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France calls for US, Russia to unite to fight Islamic State

Tribune News Service logo Tribune News Service 11/17/2015 Matthew Schofield and Roy Gutman

November 2015 Paris attacks: How the world paid tribute to the victims PARIS — Three days after declaring that France was at war with the Islamic State, French President Francois Hollande called Monday on the rest of the civilized world to join in turning up the heat on "these despicable cowards."

Whether other nations would join his call was uncertain. In a speech delivered at the same time in Antalya, Turkey, President Barack Obama told reporters at the conclusion of the G-20 conference that the current U.S. strategy against the Islamic State had been successful. He made clear he was not going to send U.S. ground troops to Syria.

"Every few months I go to Walter Reed," he said, referring to the military hospital complex outside Washington. "And I see a 25-year-old kid that is paralyzed or has lost his limbs. And some of those are people I've ordered into battle."

Russian President Vladimir Putin, also speaking after the G-20 conference, said the world had to work together to stop the terrorist state, but he emphasized attacking its financing, not its military structure. "According to our information, 40 countries are involved in the funding, including some G-20 nations," Putin said. He said that he named those countries during the G-20 meetings but that he would not do so in public.

Hollande, however, made it clear he was seeking collective action. He called for a meeting of the U.N. Security Council and urged Russia and the United States to put aside their differences over Syria to work together against the Islamic State.

Members of the public grieve as they sit opposite the main entrance of Bataclan concert hall as French police lift the cordon following Fridays terrorist attacks on November 16, 2015 in Paris, France. A Europe-wide one-minute silence was held at 12pm CET today in honour of at least 129 people who were killed last Friday in a series of terror attacks in the French capital. © Jeff J Mitchell/Getty Images Members of the public grieve as they sit opposite the main entrance of Bataclan concert hall as French police lift the cordon following Fridays terrorist attacks on November 16, 2015 in Paris, France. A Europe-wide one-minute silence was held at 12pm CET today in honour of at least 129 people who were killed last Friday in a series of terror attacks in the French capital. Speaking to a rare joint session of the French National Assembly at Versailles Palace, Hollande insisted France would not be bowed by the attacks Friday that left 129 dead and more than 350 injured. He asked the assembly to extend the current state of emergency from 12 days to three months and vowed to "eradicate terrorism."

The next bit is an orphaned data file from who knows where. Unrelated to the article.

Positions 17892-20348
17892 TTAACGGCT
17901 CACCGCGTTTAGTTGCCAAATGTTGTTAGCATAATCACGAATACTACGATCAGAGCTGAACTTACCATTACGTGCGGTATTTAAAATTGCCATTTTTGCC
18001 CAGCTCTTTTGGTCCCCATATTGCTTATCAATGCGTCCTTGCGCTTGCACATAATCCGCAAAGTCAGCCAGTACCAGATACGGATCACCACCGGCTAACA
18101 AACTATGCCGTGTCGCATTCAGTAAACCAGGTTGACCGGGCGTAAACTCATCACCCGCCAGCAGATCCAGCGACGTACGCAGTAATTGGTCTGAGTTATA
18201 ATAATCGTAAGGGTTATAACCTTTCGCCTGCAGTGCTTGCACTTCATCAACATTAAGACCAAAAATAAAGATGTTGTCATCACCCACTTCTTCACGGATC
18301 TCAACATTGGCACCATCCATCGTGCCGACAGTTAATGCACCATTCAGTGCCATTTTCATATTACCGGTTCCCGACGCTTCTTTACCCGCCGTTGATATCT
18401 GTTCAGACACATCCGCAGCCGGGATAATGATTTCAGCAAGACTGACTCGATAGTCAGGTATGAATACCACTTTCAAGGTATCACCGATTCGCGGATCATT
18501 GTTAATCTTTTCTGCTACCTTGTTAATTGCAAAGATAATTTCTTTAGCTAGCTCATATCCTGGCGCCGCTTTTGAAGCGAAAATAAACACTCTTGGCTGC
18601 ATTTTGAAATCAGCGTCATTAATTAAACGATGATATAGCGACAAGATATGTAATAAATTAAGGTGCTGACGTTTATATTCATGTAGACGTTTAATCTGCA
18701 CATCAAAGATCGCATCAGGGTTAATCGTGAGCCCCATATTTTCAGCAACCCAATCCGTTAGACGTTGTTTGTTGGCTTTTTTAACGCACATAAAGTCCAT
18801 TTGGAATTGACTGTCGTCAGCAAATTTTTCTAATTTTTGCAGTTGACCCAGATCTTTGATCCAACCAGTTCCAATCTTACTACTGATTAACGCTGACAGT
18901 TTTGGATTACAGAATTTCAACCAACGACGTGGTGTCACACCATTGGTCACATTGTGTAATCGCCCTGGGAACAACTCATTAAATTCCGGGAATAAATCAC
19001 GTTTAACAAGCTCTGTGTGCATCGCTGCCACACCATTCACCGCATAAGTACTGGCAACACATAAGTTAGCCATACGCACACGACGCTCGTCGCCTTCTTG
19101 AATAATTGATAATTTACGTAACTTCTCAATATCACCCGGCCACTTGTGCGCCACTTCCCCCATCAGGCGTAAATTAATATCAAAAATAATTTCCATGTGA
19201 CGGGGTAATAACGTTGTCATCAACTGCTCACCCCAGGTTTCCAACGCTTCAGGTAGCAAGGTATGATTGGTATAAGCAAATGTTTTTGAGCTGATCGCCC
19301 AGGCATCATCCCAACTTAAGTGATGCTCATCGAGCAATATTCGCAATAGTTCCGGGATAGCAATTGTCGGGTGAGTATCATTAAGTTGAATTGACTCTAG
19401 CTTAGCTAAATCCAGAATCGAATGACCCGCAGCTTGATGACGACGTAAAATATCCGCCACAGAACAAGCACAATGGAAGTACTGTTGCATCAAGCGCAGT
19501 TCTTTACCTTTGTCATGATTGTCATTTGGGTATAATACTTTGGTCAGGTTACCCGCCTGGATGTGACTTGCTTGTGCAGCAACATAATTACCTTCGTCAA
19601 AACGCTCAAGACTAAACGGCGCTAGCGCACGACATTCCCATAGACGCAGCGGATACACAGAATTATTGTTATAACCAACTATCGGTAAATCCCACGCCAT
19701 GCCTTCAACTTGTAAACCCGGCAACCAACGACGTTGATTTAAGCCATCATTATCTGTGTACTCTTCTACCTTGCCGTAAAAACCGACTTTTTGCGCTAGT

"Our democracy has triumphed over much more dangerous opponents," he said.

"We are not involved in a war of civilizations, because these murderers represent no civilization," he said. "We are at war against jihadist terrorism, which is a threat to the whole world."

The speech came on a day when Paris again mourned the dead, stopping for a minute of silence at noon. Around the city, on the Champs d'Elysee, in churches, in offices and in schools, people stood silently and reflected on the events from three days earlier.

Hollande joined those paying respects at the University of Paris's Sorbonne building in the city's Latin Quarter. He said in his Versailles speech that was because most of those killed Friday were young, under age 30.

On Monday, French officials made clear that they view Friday night's attack as an international conspiracy. They said that 168 homes in France and Belgium have been searched for evidence linked to the attacks and that 23 people have been taken into custody. Police said that among the weapons recovered in the raids were automatic rifles and a rocket launcher.

Investigators identified the mastermind behind the attacks as Abdelhamid Abaaoud, 27, from Molenbeek, Belgium, who is now in Syria. The French newspaper Le Monde reported that Abaaoud had become friends with Salah Abdeslam when the two were in jail for armed robberies in 2010. French officials said Sunday they are seeking Abdeslam as the eighth attacker in Friday's mayhem.

Abbaaoud joined the Islamic State two years ago under the nom de guerre Abu Omar al-Baljiki. Earlier this year, in Issue No. 7, the Islamic State's Dabiq magazine interviewed him about his efforts and he reportedly answered: "Allah chose me (and two others) to travel to Europe in order to terrorize the crusaders waging war against the Muslims."